At least 41 killed in rebel attack on Ugandan school near Congo border

An unknown number of people were abducted by the rebels, who fled across the porous border into Congo after the raid on Friday night.
Image used for representational purpose only. (File Photo| AP)
Image used for representational purpose only. (File Photo| AP)

KAMPALA: Ugandan authorities recovered the bodies of 41 people, including 38 students, following an attack by suspected rebels on secondary school near the border with Congo, the local mayor said Saturday.

The victims included the students, one guard and two members of the local community who were killed outside the school, Mpondwe-Lhubiriha Mayor Selevest Mapoze told The Associated Press. An unknown number of people were abducted by the rebels, who fled across the porous border into Congo after the raid on Friday night.

Mapoze said that while some of the students suffered fatal burns when the rebels set fire to a dormitory, others were shot or hacked with machetes.

Police said that rebels from the Allied Democratic Forces, who have been launching attacks for years from their bases in volatile eastern Congo, carried out the raid on Lhubiriha Secondary School in the border town of Mpondwe.

The school, co-ed and privately owned, is located in the Ugandan district of Kasese, about 2 kilometers (1.2 miles) from the Congo border.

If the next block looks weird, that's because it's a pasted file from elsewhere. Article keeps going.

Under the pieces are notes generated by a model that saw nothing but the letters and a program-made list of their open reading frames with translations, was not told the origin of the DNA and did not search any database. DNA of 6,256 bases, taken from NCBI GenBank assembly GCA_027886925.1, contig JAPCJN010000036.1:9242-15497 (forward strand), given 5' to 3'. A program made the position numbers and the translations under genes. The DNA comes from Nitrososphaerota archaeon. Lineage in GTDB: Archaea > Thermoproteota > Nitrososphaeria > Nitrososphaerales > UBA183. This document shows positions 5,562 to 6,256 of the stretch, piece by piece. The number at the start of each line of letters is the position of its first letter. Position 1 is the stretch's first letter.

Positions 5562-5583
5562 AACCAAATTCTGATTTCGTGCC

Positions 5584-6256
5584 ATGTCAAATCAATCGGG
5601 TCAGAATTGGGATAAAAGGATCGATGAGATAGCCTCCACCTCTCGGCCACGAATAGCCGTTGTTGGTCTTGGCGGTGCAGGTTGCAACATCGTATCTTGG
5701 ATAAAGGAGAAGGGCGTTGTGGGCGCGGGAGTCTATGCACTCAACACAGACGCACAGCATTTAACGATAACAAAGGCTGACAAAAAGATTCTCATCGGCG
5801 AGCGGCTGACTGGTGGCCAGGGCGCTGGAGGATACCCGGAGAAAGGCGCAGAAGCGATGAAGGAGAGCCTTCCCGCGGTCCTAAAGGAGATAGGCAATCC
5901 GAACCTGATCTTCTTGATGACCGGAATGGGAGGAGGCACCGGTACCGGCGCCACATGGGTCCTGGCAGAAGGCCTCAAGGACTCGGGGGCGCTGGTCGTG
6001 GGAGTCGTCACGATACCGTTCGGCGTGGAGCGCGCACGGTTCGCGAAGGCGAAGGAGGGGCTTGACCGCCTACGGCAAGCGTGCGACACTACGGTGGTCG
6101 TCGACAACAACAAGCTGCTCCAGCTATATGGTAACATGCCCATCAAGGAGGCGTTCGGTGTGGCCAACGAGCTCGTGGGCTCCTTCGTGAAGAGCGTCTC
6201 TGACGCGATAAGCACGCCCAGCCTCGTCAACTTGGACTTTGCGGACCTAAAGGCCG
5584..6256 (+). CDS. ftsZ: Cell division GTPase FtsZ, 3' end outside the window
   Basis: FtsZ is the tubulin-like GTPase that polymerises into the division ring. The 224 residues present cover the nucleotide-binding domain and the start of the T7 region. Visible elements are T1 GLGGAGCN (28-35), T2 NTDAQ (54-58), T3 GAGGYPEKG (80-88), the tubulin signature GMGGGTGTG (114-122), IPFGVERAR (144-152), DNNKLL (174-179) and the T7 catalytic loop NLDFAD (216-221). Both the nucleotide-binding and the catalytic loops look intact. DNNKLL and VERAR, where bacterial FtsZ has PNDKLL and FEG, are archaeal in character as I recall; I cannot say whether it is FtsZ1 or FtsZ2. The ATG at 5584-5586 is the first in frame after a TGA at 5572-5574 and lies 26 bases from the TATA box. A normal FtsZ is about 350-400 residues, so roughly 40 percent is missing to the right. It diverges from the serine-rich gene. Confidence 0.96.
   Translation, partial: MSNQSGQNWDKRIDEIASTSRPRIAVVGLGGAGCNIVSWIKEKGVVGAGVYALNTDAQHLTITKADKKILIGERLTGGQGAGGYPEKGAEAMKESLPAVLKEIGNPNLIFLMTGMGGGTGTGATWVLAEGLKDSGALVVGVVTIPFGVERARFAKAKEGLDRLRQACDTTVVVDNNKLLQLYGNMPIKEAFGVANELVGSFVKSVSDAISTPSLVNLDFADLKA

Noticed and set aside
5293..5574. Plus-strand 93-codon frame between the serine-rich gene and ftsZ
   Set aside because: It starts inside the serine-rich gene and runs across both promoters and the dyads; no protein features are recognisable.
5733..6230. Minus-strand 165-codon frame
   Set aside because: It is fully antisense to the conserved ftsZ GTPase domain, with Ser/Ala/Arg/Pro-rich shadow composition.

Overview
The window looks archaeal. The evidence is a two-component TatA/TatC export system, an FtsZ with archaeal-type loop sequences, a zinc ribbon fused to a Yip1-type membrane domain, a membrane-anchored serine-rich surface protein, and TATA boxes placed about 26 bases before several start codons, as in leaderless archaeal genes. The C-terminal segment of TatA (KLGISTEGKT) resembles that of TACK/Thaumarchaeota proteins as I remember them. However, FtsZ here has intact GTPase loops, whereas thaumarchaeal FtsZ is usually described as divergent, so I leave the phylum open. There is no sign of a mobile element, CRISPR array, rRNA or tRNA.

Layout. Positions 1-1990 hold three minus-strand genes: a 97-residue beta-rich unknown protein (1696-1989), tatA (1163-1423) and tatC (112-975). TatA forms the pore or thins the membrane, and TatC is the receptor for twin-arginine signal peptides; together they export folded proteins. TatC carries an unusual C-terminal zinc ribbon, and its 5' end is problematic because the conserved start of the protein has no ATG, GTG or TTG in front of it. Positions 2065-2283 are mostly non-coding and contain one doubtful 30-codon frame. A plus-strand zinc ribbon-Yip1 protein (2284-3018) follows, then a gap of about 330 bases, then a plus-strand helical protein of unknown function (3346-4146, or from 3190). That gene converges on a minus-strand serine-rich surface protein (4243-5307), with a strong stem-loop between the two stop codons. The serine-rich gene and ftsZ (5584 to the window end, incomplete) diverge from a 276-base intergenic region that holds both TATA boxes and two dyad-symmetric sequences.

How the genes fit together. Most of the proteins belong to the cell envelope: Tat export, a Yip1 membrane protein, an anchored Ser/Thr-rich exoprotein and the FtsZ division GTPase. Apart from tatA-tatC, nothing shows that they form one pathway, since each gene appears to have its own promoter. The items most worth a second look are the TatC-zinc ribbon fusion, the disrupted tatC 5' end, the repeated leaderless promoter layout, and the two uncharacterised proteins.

“A dormitory was set on fire and a food store looted. So far 25 bodies have been recovered from the school and transferred to Bwera Hospital,” police said in a statement, adding that eight others were in critical condition.

Police said Ugandan troops tracked the attackers into Congo’s Virunga National Park. The military confirmed in a statement that Ugandan troops inside Congo "are pursuing the enemy to rescue those abducted.”

Joe Walusimbi, an official representing Uganda’s president in Kasese, told The Associated Press over the phone that some of the victims “were burnt beyond recognition.”

Winnie Kiiza, an influential political leader and a former lawmaker from the region, condemned the “cowardly attack” on Twitter. She said “attacks on schools are unacceptable and are a grave violation of children’s rights," adding that schools should always be "a safe place for every student.”

The ADF has been accused of launching many attacks in recent years, targeting civilians, in remote parts of eastern Congo.

The ADF has long opposed the rule of Ugandan President Yoweri Museveni, a U.S. security ally who has been in power since 1986.

The group was established in the early 1990s by some Ugandan Muslims, who said they had been sidelined by Museveni’s policies. At the time, the rebels staged deadly attacks in Ugandan villages as well as in the capital, including a 1998 attack in which 80 students were massacred in a town not from the scene of the latest attack.

A Ugandan military assault later forced the ADF into eastern Congo, where many rebel groups are able to operate because the central government has limited control there.

The group has since established ties with the Islamic State group.

In March , at least 19 people were killed in Congo by suspected ADF extremists.

Ugandan authorities for years have vowed to track down ADF militants even outside Ugandan territory. In 2021, Uganda launched joint air and artillery strikes in Congo against the group.

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